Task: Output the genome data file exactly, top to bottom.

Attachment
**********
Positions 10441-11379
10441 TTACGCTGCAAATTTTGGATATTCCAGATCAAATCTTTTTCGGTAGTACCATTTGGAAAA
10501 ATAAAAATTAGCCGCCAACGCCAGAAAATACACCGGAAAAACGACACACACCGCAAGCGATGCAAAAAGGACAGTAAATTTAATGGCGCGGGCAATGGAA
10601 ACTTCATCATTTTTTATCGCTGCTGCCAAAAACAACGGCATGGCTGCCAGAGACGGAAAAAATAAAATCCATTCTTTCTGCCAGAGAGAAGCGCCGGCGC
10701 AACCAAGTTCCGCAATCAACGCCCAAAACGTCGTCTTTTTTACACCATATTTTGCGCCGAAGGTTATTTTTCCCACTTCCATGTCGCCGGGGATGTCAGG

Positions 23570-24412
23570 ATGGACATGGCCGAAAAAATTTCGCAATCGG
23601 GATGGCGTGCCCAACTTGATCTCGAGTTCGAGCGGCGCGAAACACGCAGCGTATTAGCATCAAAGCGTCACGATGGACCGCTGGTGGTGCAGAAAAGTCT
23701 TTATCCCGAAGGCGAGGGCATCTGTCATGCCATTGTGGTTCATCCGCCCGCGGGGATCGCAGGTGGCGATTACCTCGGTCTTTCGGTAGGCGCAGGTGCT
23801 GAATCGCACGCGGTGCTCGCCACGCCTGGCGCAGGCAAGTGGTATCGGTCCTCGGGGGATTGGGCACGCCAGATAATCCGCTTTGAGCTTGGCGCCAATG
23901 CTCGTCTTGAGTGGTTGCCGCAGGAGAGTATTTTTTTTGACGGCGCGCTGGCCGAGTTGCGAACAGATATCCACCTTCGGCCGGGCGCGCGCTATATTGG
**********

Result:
Positions 10441-11379
10441 TTACGCTGCAAATTTTGGATATTCCAGATCAAATCTTTTTCGGTAGTACCATTTGGAAAA
10501 ATAAAAATTAGCCGCCAACGCCAGAAAATACACCGGAAAAACGACACACACCGCAAGCGATGCAAAAAGGACAGTAAATTTAATGGCGCGGGCAATGGAA
10601 ACTTCATCATTTTTTATCGCTGCTGCCAAAAACAACGGCATGGCTGCCAGAGACGGAAAAAATAAAATCCATTCTTTCTGCCAGAGAGAAGCGCCGGCGC
10701 AACCAAGTTCCGCAATCAACGCCCAAAACGTCGTCTTTTTTACACCATATTTTGCGCCGAAGGTTATTTTTCCCACTTCCATGTCGCCGGGGATGTCAGG

Positions 23570-24412
23570 ATGGACATGGCCGAAAAAATTTCGCAATCGG
23601 GATGGCGTGCCCAACTTGATCTCGAGTTCGAGCGGCGCGAAACACGCAGCGTATTAGCATCAAAGCGTCACGATGGACCGCTGGTGGTGCAGAAAAGTCT
23701 TTATCCCGAAGGCGAGGGCATCTGTCATGCCATTGTGGTTCATCCGCCCGCGGGGATCGCAGGTGGCGATTACCTCGGTCTTTCGGTAGGCGCAGGTGCT
23801 GAATCGCACGCGGTGCTCGCCACGCCTGGCGCAGGCAAGTGGTATCGGTCCTCGGGGGATTGGGCACGCCAGATAATCCGCTTTGAGCTTGGCGCCAATG
23901 CTCGTCTTGAGTGGTTGCCGCAGGAGAGTATTTTTTTTGACGGCGCGCTGGCCGAGTTGCGAACAGATATCCACCTTCGGCCGGGCGCGCGCTATATTGG